Saturday, December 15, 2007

The Warping of Time

I can think of a number of incidents (well, usually accidents) where time itself seemed to slow down. Where something appeared inevitable (like an oncoming car about to make impact), but at the same time it seemed to take forever for that thing to get to the point of contact (the collision). I used to think that the brain just did this to help us make better judgments in life-threating situations, allowing us to avoid accidents because we felt as though we had the time to act. But according to a recent study this is not the case...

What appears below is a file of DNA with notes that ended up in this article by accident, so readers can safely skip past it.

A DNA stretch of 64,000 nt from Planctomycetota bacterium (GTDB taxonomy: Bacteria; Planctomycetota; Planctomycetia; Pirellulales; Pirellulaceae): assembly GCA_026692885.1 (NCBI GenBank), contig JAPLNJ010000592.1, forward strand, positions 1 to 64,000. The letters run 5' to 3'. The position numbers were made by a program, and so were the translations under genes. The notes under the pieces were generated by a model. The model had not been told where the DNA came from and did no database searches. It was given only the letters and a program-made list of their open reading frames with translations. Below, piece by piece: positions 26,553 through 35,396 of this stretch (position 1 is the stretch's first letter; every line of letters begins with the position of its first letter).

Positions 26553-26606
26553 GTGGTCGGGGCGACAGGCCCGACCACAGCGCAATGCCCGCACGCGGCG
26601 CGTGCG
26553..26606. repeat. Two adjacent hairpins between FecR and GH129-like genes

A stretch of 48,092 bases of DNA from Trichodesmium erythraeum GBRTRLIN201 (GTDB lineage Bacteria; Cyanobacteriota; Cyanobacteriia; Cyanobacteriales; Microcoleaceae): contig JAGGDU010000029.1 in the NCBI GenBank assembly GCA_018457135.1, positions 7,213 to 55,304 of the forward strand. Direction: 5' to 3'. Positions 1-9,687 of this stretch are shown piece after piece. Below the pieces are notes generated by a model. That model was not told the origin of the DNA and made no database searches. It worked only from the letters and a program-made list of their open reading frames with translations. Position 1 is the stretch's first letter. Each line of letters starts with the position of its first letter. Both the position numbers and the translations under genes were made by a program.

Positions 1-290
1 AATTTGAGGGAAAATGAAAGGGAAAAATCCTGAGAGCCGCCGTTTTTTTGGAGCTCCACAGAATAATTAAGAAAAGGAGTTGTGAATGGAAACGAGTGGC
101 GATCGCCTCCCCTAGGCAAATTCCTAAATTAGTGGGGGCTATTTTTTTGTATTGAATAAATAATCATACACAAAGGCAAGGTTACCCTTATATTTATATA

Instead, such time warping seems to be a trick played by one's memory. When a person is scared, a brain area called the amygdala becomes more active, laying down an extra set of memories that go along with those normally taken care of by other parts of the brain.

"In this way, frightening events are associated with richer and
denser memories," Eagleman explained. "And the more memory you have of an event, the longer you believe it took."

Eagleman added this illusion "is related to the phenomenon that time seems to speed up as you grow older. When you're a child, you lay down rich memories for all your experiences; when you're older, you've seen it all before and lay down fewer memories. Therefore, when a child looks back at the end of a summer, it seems to have lasted forever; adults think it zoomed by."

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